Justo Gonzoles' comprehensive perspective on the historical development of doctrine can be both inspiring and overwhelming. His attempt to summarize the major movements and developments in the first four centuries of the church in Volume one was more successful than the following synthesis of a thousand years in fewer pages. The early church and ecumenical councils develop in a manner linear enough that are amenable to this sort of treatment. Gonzales' text is readable and could, at times, even be classified as fun (rare for a history of doctrine text). He does a particularly good job with the Apostolic Fathers and the early heresies.
Useful introduction and resource Aug 31, 2002
In this first volume on the development of Christian thought, Gonzalez outlines the main currents of theology and how they progressed during the first ~450 years after Christ. He begins with an interesting look into the religious culture of the Jews and the Graeco-Romans around the time when Jesus Christ came into the world. He moves on to describe the writings of the "Apostolic Fathers," some of the oldest Christian literature written after the New Testament, and then progresses into the main stream of the book. The main course of the book is devoted to discussing the thought of the major theologians in the first 5 centuries, and how various controversies circulated through the church. Gonzalez explains how the church handled these issues, and the resulting theology that came from responding to various heresies. A great deal of emphasis is placed on the development of trinitarian doctrine and the corresponding refutation of Arianism, and then the later Christological controversies enter in during the latter portion of the book. There is certainly a great deal that the church today can learn from looking at its past, and this book offers a good overview of the main issues in Christianity during those early years. One might find themselves surprised that some of the same issues are still discussed today, reminding us that Solomon was right when he said "There is nothing new under the sun."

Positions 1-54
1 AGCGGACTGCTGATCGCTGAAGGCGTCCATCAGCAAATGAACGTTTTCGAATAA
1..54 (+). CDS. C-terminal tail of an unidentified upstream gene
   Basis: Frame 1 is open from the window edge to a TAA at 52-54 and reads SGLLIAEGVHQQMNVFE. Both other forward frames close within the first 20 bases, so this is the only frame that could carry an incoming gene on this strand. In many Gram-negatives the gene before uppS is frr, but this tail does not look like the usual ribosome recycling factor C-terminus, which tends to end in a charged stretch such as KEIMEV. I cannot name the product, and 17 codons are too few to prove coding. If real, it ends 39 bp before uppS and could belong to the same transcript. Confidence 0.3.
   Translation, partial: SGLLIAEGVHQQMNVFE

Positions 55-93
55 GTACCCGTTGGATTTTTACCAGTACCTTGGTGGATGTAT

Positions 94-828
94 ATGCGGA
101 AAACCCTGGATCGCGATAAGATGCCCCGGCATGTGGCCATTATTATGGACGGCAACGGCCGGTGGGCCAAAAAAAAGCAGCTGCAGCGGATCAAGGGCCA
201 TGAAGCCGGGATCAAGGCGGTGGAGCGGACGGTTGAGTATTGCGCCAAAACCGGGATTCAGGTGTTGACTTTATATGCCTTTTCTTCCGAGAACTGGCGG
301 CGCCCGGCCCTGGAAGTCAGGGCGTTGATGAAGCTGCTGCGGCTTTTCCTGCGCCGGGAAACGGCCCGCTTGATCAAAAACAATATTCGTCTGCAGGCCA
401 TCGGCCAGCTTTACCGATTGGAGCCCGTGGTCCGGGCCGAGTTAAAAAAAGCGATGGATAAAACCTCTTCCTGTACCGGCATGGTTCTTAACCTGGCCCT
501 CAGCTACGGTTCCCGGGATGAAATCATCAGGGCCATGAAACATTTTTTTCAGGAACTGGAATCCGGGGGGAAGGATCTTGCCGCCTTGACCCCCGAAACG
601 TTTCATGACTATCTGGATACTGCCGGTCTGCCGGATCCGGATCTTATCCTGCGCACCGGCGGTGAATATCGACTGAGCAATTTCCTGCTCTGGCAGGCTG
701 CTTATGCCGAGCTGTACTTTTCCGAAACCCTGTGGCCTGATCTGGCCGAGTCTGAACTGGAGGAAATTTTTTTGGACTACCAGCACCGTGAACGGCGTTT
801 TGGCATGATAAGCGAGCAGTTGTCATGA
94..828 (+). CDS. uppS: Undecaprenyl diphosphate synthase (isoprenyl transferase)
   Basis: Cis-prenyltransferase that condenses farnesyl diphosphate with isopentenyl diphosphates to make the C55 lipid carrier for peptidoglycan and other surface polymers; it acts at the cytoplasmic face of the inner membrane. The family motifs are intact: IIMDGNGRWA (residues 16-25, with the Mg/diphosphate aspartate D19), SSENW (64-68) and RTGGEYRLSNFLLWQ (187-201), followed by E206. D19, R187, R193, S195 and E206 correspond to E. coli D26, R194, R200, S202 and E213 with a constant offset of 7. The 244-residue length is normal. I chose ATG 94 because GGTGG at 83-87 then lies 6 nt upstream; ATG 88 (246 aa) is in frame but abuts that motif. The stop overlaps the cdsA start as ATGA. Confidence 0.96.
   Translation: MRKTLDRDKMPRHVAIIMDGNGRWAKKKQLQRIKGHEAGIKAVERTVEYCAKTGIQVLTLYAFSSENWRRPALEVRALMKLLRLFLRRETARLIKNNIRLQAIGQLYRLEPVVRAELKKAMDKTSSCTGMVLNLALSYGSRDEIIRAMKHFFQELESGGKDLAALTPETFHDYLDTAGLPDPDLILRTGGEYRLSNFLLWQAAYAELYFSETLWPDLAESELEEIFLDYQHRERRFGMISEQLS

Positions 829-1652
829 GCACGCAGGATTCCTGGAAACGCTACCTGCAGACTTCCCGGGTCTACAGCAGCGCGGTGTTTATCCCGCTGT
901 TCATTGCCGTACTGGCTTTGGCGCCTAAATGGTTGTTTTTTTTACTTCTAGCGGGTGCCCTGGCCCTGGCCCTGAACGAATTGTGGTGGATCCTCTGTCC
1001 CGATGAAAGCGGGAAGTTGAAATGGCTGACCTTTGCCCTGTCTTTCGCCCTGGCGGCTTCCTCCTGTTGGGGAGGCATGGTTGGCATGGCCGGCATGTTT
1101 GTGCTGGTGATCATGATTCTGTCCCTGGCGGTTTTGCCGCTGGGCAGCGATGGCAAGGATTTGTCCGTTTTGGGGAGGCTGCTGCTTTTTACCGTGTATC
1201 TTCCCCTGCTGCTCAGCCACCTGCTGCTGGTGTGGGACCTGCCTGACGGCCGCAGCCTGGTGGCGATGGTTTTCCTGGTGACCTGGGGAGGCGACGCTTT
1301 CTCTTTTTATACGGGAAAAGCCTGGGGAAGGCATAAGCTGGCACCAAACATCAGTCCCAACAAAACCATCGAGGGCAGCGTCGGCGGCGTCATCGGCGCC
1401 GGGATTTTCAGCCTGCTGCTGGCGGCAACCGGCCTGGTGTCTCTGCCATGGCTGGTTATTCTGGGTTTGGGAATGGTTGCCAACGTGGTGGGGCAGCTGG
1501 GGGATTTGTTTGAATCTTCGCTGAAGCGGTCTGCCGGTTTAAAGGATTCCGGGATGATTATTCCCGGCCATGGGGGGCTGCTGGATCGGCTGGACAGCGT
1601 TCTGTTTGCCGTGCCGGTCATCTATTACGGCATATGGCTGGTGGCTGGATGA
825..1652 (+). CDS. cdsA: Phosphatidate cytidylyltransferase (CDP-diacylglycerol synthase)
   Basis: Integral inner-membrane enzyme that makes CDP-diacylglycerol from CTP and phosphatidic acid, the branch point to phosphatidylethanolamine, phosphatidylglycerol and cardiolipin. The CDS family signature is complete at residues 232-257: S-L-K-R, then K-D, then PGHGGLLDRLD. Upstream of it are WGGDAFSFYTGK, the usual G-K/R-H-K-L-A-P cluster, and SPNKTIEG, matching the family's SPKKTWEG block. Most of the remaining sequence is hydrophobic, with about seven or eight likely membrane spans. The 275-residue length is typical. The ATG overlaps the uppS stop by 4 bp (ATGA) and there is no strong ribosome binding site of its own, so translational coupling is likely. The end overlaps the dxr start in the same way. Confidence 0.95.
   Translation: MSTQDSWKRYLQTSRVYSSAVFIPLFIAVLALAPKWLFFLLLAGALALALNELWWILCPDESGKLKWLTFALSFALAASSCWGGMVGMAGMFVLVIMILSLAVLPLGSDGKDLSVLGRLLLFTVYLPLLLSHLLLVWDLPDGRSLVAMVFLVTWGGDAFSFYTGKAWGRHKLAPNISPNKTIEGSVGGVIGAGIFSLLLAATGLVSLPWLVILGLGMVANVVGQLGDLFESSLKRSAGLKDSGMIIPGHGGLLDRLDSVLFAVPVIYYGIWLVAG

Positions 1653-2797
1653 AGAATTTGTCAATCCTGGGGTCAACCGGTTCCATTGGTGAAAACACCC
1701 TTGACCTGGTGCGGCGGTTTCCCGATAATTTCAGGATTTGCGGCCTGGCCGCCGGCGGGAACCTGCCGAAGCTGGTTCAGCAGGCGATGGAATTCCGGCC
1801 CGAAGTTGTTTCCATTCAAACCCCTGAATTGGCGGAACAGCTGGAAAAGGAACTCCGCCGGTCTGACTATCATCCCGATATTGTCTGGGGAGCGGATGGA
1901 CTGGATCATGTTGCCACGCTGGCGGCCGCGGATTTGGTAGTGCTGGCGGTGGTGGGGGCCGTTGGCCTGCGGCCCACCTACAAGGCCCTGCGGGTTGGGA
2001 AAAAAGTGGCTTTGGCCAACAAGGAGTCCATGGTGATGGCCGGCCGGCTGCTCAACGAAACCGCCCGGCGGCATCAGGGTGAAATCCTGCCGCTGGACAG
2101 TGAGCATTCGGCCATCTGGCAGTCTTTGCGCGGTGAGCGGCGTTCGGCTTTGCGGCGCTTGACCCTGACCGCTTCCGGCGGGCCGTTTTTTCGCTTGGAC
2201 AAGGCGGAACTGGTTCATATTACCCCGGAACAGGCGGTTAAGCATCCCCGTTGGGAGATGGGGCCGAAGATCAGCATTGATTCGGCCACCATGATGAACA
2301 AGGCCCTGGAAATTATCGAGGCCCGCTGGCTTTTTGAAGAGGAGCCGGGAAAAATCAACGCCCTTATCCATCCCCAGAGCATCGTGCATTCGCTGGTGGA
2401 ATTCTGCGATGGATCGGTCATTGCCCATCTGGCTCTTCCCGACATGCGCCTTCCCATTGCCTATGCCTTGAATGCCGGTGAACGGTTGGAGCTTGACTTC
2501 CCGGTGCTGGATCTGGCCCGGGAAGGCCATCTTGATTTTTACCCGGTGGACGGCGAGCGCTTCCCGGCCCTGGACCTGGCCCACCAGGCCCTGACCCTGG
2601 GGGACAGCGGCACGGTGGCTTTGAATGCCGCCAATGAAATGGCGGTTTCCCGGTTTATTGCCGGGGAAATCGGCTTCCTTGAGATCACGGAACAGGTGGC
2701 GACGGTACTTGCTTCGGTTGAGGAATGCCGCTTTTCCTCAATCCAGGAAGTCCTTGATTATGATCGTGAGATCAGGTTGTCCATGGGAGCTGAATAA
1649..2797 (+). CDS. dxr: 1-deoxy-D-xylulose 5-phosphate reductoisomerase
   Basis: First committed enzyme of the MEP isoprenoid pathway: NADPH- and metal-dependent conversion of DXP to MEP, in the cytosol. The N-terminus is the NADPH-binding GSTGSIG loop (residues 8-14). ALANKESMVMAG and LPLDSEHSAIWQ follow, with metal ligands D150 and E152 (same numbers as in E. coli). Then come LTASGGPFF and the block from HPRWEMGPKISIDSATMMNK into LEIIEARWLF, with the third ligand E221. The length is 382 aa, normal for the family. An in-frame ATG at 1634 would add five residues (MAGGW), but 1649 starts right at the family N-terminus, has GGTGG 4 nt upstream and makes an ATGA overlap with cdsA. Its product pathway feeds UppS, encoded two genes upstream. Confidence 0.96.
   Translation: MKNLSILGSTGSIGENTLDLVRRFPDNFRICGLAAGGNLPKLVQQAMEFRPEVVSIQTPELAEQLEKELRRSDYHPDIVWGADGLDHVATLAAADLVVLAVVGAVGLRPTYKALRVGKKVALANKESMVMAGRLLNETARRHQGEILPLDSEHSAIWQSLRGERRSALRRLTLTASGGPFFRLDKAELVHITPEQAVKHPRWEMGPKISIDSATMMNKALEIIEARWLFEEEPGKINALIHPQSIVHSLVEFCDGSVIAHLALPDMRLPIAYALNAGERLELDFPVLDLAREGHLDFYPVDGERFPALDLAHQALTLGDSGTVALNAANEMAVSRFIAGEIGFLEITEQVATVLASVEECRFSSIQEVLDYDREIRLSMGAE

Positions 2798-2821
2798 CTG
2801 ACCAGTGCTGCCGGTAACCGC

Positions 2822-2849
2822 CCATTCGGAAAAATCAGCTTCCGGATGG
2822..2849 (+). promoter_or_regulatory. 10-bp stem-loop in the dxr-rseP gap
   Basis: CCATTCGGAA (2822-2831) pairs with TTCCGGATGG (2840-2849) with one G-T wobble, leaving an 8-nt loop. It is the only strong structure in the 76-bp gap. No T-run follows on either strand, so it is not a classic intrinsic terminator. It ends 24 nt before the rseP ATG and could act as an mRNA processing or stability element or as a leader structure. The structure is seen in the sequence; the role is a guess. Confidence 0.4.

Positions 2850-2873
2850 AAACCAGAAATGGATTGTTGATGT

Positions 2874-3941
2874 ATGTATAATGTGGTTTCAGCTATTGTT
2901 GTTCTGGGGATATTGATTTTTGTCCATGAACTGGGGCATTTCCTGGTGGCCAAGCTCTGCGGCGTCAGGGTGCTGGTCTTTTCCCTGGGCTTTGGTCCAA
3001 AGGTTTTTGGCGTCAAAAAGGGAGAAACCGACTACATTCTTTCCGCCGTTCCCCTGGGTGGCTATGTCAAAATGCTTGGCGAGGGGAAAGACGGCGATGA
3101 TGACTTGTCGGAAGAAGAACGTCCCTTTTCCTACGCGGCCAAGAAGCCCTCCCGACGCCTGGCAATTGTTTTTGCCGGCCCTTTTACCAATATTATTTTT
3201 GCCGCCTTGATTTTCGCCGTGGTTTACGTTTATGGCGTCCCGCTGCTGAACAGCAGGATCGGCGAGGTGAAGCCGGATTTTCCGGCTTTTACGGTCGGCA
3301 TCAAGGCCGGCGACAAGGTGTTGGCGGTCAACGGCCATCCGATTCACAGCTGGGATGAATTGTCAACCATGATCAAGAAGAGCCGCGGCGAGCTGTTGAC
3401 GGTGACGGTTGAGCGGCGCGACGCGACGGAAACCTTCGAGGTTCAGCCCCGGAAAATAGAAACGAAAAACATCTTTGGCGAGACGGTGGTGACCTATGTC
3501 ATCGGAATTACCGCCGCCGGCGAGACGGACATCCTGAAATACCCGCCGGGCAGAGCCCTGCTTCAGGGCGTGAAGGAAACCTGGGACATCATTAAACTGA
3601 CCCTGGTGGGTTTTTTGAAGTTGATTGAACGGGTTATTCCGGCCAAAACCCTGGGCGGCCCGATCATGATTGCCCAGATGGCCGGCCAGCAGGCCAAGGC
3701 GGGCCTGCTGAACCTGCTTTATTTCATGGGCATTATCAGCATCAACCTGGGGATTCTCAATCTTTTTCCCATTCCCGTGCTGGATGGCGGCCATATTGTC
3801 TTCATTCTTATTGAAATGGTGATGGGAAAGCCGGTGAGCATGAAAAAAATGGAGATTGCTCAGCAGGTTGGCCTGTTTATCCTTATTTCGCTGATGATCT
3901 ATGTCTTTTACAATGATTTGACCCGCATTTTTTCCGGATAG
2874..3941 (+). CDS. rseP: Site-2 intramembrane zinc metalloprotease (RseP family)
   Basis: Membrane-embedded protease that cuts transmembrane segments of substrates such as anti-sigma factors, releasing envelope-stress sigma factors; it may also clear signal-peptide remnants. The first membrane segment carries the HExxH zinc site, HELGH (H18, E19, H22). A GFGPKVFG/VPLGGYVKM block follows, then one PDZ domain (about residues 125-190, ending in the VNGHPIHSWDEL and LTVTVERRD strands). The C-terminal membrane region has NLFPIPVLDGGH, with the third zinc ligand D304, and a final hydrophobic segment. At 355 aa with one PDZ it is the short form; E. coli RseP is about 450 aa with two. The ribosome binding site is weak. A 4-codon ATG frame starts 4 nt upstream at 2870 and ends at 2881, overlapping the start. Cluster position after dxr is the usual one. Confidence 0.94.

Justo Gonzalez - Theology for everyone Dec 21, 2000
This series of books does an excellent job of laying out the issues that confronted Christianity during the first few hundred years. Gonzalez writes in a very accessible style, and tries to keep the technical language to a minimum.
No matter what your exposure to the issues, this book provides an excellent summary and introduction, and is one that I recommend to friends who need a basic grounding in eary Christian thought.
Gonzalez presents a generally balanced view, though it seems that the "orthodox" position is generally portrayed in the best light in most cases, though not to such an extent that the book is heavily biased.
Overall, an excellent introduction and summary. I strongly recommend it.
A good beginning overview. . . Aug 11, 2000
This book is a good introduction to the great theological issues which arose during the first 4 1/2 centuries of Christianity. The material is offered in a balanced, non polemic fashion, and would be useful for Catholics and Protestants alike.
The book is useful for the college undergraduate and for the informed layperson seeking deeper information. It is probably not a good choice for graduate level or seminary studies.